The IRS uses “Issue Snapshots” to analyze tax issues and provide links to additional resources such as Tax Code sections and regulations, revenue rulings, and IRS webpages. The IRS does not use issue snapshots as a comprehensive discussion of all issues related to a covered topic. Snapshots do not limit the IRS’s ability to use other approaches in examinations.
The IRS has updated its “Issue Snapshot” summarizing the requirements for Hardship Distributions From 401(k) Plans. These latest updates incorporate changes made by the Bipartisan Budget Act of 2018. The updated issue snapshot exclusively focuses on the current rules and foregoes virtually all mention of the restrictions that applied to hardship distributions before 2020, which is before the effective date of the amended regulations.
The Bipartisan Budget Act of 2018 expanded the sources of funds for hardship distributions, removed the requirement for participants to exhaust available plan loans, and directed the IRS to delete the safe harbor requirement that elective deferrals and employee contributions be suspended after a hardship distribution.
Qualified retirement plans are subject to a variety of distribution restrictions. A 401(k) plan may permit the distribution of certain contributions and attributable earnings because of an employee’s hardship.However, this only applies if the distribution is made according to the rules contained in the regulations. The determination of the existence of this need – and of the amount necessary to meet the need – must be made according to objective and nondiscriminatory standards outlined in the plan.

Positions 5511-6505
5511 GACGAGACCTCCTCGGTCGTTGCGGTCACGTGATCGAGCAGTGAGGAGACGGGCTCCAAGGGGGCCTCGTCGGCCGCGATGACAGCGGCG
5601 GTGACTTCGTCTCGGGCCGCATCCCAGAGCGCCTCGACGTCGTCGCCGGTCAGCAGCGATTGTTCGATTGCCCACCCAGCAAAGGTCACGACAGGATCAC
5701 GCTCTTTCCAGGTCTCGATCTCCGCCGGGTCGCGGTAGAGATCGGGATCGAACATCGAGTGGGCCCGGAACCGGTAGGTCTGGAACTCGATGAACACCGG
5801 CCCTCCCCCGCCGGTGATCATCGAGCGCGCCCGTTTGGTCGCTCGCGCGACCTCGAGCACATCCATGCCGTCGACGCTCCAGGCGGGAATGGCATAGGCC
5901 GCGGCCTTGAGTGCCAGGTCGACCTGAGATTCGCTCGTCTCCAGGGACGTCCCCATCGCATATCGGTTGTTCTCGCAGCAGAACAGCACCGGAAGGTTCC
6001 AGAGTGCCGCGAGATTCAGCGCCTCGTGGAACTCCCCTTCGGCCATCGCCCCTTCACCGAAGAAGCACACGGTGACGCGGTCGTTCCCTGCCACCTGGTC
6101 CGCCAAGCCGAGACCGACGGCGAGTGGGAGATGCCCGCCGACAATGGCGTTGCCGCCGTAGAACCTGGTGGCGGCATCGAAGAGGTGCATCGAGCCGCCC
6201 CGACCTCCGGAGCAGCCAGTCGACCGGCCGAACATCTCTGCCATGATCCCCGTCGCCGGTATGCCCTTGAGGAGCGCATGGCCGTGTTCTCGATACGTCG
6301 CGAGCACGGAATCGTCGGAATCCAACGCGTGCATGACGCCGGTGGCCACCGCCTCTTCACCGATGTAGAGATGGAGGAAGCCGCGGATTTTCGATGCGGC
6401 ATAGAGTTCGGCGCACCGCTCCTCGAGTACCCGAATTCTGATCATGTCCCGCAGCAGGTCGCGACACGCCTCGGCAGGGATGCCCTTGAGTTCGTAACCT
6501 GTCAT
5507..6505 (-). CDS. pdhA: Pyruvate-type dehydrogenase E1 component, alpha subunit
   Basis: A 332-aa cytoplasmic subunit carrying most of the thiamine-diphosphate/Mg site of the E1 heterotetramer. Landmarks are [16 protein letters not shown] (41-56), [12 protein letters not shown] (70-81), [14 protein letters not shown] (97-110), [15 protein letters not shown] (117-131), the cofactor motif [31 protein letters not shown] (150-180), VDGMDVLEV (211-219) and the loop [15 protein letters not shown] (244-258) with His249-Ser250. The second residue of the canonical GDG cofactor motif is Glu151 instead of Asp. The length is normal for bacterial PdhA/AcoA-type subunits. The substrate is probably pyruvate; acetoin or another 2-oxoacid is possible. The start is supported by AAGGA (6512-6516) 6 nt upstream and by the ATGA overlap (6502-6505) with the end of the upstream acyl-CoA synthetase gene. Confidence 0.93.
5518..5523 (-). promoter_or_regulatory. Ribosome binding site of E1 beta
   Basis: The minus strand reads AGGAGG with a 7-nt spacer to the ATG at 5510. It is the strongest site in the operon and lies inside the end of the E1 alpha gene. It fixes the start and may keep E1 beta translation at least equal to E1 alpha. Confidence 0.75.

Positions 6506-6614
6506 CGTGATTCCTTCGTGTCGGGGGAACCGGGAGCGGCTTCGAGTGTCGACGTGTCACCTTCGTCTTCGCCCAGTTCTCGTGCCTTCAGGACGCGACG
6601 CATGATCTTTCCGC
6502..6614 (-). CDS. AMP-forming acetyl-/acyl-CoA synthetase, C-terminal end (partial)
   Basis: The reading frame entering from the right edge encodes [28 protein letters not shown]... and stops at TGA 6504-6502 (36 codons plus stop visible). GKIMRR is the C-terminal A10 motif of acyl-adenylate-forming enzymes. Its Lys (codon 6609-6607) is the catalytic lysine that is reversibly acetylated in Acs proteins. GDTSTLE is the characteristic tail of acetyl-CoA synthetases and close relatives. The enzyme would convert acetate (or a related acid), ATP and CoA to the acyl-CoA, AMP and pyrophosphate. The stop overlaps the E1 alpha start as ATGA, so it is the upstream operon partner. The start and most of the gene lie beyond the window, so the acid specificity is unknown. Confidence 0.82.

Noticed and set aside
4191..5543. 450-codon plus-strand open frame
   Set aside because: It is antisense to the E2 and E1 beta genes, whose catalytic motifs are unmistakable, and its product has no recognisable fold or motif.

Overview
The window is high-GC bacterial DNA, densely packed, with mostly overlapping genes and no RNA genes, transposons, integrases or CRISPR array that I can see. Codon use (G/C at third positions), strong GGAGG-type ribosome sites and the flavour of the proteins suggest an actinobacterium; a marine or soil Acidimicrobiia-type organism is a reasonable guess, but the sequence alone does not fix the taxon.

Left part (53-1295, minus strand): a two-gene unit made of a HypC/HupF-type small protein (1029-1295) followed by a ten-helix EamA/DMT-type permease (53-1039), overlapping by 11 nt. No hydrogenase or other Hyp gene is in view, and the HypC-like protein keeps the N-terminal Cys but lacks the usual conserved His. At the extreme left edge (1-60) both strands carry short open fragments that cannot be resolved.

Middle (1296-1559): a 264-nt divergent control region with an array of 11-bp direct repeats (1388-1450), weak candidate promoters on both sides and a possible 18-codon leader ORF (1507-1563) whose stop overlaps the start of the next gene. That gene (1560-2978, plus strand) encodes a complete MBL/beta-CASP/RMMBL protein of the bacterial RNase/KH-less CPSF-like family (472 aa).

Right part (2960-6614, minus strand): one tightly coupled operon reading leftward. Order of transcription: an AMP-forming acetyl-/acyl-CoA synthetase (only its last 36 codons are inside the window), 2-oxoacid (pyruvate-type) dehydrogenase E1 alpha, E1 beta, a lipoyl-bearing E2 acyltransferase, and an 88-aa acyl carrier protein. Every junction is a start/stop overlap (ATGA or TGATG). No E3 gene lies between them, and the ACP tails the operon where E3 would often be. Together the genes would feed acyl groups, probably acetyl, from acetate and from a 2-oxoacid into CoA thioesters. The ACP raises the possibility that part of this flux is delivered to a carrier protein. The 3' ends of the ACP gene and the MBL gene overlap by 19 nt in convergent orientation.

The snapshot reflects legislative changes that created a single standard for determining whether a distribution is necessary to satisfy a participant’s need. The snapshot also summarizes the current minimum requirements for determining whether a distribution is necessary.
Considering only the current application of the amended regulations, the issue snapshot:
- Explains the expansion of hardship distributions to include earnings, qualified matching contributions (QMACs), and qualified nonelective contributions (QNECs);
- Clarifies that anticipated and voluntary expenses may qualify as hardship needs; and
- Reflects the expansion of qualifying needs to include hardships relating to medical, education, and funeral expenses for primary beneficiaries of the participant.
Deciding whether an employee has an immediate and heavy financial need is based on all relevant facts and circumstances of the distribution. A financial need may be immediate and heavy even if reasonably foreseeable or voluntarily incurred by the employee.
Plans that permit hardship distributions should already have implemented the legislative and regulatory changes reflected in the new IRS snapshot, including the elimination of elective deferral suspensions after hardship distributions. However, some plans may not yet have incorporated the changes into their plan documents and should do so at the earliest possible date.
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